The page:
HOW MRS. SHERMAN’S PIG ALMOST UPSET
In the very year in which young Sir Harry Vane was
governor of the Massachusetts Bay colony—that is, in
1636—there came to Boston a traveling
salesman who represented an English business house. His name was George
Story, and he lodged at the house of a Mrs. Sherman.
He had samples from which to take orders, and he was,
in fact, what we call in America a "drummer." He hoped to get
many orders for his goods in Boston, send them home to England, and make
a comfortable commission on his sales.
But George Story, the drummer, was not welcomed in
Boston. The Boston people had a common, neighborly interest in one
another, and preferred to keep all business and all commissions among
themselves, instead of sending them off to England.
We'll patronize home industries,"
they said, "keep what money there is here, and let our merchants do
their own business with England, rather than through a stranger who does
no benefit to the town."
So the merchants and magistrates of Boston made it
most unpleasant for George Story, the drummer. They considered him a
most undesirable person, and as there
was a law against obnoxious or objectionable persons
staying more than three weeks in the town, they haled George Story
before a magistrate, who fined him as an "alien."
Now this magistrate was one of the solid men of
Boston, Captain Robert Keayne, —a prosperous merchant, a rich
landowner, and the first captain of the famous "Ancient and
Honorable Artillery Company," which still exists as one of the
peculiar institutions of Boston.
But George Story was very angry at the way in which
he had been treated, and was especially angry at Captain Keayne as the
magistrate who fined him.
"I’ll get square with him some day," he
said; and he did.
It seems that Widow Sherman, at whose house George
Story boarded, kept a pig, and this pig, like most of its kind, was of a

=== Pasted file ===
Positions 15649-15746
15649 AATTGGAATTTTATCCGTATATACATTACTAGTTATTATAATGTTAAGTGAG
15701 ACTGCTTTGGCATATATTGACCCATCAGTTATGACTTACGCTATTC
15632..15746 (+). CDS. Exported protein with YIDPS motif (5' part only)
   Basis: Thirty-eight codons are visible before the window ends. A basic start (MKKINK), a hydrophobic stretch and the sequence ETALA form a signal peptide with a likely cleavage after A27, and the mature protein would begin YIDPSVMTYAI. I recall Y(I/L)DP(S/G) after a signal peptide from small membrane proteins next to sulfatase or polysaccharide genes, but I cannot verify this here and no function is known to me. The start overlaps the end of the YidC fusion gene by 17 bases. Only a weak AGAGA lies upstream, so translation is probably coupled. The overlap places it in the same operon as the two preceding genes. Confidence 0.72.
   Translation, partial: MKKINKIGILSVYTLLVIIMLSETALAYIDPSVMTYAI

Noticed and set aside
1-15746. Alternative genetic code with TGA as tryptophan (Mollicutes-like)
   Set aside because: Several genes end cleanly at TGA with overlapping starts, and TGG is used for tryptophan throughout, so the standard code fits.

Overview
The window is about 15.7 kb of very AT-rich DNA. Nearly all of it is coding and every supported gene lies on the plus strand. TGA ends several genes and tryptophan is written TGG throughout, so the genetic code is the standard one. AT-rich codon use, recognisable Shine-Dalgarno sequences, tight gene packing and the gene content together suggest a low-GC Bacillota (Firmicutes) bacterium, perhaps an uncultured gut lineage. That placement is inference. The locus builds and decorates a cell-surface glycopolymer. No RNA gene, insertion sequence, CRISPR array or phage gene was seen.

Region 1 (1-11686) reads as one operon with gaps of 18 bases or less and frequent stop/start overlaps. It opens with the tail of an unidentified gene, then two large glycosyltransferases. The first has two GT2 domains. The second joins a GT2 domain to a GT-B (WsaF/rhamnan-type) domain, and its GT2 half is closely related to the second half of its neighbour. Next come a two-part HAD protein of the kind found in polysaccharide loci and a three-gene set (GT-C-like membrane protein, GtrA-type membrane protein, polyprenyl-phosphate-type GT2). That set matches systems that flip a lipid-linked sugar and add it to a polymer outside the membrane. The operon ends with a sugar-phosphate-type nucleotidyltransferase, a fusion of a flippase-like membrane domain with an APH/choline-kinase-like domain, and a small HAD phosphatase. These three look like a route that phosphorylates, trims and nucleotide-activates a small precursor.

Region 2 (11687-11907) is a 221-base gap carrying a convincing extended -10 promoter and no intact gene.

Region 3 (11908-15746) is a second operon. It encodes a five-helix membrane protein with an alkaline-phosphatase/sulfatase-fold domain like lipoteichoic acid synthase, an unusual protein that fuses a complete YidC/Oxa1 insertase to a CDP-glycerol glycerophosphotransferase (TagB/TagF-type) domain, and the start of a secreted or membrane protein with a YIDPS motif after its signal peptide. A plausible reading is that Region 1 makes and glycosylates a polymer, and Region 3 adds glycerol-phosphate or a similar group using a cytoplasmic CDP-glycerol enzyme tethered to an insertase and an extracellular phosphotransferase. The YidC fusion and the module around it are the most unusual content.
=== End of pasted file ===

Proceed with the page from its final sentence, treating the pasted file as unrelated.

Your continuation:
roving disposition, very irresponsible, and had a troublesome habit of
not staying where it belonged.
It took to wandering off, and rooted and grunted
about the grounds of Captain Robert Keayne, who had a comfortable house
on the corner of what are now Washington and State streets, just
opposite to where the old Statehouse stands.
Captain Keayne saw this pig wandering along State
Street, and as that was most unpermissible, he took the pig in hand, had
it " cried"
through the town, and then, as no one claimed it, put it into his own
pigpen, and gave notice that the owner could have the pig by proving
But for some reason Mrs. Sherman never attempted to
prove property or identify her pig. So when nearly
a year had passed by, Captain Keayne thought he had kept the pig long
enough, and as undisputed possession was ownership, he counted the pig
as his, and killed it for winter pork.
That action was watchful George Story’s opportunity
for revenge. He knew of the whereabouts of Mrs. Sherman’s pig, even if
she did not, and as soon as the pig became pork, he induced Mrs. Sherman
to believe that Captain Keayne had defrauded her of a pig by kidnapping,
concealing, and killing it.
This was more than Captain Keayne could stand. He, a
magistrate of Boston, objected to being called a pig stealer and pig